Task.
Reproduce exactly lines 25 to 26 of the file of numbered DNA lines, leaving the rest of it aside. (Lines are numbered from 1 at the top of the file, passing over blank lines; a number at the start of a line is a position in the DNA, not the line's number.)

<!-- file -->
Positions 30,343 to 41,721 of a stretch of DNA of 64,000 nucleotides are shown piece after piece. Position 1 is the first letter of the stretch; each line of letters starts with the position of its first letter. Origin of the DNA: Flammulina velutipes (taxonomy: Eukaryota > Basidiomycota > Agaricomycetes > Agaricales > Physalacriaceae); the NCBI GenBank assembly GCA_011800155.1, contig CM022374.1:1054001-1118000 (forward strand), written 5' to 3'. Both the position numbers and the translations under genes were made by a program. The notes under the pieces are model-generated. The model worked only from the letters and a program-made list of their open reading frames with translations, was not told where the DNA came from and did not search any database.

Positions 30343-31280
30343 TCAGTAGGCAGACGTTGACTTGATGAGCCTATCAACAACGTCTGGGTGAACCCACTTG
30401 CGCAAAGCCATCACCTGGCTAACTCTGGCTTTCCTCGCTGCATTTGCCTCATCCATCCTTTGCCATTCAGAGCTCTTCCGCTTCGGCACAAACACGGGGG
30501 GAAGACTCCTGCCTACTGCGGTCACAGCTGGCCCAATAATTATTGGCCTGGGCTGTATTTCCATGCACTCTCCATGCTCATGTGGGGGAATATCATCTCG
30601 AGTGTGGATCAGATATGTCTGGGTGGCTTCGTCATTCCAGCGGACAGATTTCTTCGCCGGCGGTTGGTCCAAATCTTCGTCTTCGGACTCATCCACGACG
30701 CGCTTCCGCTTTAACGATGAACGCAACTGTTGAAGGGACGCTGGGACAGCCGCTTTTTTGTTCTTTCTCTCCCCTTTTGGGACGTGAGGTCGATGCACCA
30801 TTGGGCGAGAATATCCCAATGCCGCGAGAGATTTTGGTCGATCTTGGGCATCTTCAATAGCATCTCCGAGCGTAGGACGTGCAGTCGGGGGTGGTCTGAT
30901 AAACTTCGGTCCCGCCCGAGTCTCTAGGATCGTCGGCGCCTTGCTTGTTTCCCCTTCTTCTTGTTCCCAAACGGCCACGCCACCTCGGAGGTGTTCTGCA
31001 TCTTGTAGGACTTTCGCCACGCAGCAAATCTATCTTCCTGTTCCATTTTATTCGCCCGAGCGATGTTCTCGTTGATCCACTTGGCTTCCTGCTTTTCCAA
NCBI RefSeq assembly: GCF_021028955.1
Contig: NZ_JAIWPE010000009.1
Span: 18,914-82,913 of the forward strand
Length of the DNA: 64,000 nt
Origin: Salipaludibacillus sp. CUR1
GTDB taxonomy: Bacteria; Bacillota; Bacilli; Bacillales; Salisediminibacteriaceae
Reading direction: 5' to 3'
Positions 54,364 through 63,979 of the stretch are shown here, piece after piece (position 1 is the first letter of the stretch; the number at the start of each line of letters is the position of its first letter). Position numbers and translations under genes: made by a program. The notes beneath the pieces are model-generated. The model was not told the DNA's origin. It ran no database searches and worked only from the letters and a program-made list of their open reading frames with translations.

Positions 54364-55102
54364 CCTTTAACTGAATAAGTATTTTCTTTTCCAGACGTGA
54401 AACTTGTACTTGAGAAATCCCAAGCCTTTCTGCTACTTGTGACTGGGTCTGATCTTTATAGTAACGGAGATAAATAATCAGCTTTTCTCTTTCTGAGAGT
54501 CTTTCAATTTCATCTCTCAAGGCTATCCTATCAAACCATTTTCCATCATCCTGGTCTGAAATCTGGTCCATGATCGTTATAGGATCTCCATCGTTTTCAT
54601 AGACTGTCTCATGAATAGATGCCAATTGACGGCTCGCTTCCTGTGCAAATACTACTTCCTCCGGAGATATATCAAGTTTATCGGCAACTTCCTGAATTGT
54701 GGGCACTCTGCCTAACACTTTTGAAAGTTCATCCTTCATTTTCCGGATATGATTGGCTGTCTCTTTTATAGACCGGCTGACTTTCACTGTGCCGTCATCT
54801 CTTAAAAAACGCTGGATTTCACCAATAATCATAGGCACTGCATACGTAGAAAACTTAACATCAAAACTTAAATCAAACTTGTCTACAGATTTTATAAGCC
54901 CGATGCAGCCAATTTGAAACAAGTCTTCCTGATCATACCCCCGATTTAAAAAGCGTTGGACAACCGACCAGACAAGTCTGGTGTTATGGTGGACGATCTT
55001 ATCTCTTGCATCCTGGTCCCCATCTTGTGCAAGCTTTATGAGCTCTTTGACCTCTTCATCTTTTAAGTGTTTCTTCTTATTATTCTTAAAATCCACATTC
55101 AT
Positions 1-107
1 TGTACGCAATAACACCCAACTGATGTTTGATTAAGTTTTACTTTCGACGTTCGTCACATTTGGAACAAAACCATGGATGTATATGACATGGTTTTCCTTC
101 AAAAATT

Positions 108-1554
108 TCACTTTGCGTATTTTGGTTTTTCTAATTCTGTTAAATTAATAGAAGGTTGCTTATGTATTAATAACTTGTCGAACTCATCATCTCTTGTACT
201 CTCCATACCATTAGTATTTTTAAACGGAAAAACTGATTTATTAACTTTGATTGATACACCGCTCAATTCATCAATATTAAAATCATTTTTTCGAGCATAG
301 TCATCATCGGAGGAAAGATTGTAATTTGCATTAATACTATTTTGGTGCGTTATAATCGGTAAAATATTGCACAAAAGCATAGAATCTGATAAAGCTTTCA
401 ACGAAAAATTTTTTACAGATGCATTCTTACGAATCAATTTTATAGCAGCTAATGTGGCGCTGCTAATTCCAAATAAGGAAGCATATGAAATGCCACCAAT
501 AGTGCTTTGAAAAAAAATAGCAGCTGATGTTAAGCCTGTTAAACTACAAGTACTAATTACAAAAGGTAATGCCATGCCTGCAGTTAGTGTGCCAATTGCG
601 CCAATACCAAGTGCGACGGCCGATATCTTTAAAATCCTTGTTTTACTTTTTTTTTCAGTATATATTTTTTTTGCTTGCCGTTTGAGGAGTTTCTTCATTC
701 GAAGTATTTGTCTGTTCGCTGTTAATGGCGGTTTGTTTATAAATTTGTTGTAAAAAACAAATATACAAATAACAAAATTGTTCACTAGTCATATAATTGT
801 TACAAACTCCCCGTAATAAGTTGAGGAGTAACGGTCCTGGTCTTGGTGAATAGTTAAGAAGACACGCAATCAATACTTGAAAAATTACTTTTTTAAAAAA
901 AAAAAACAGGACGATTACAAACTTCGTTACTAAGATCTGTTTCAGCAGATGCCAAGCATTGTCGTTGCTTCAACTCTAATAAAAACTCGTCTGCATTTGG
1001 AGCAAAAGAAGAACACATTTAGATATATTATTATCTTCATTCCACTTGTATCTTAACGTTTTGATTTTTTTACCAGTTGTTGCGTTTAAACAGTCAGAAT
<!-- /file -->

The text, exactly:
54801 CTTAAAAAACGCTGGATTTCACCAATAATCATAGGCACTGCATACGTAGAAAACTTAACATCAAAACTTAAATCAAACTTGTCTACAGATTTTATAAGCC
54901 CGATGCAGCCAATTTGAAACAAGTCTTCCTGATCATACCCCCGATTTAAAAAGCGTTGGACAACCGACCAGACAAGTCTGGTGTTATGGTGGACGATCTT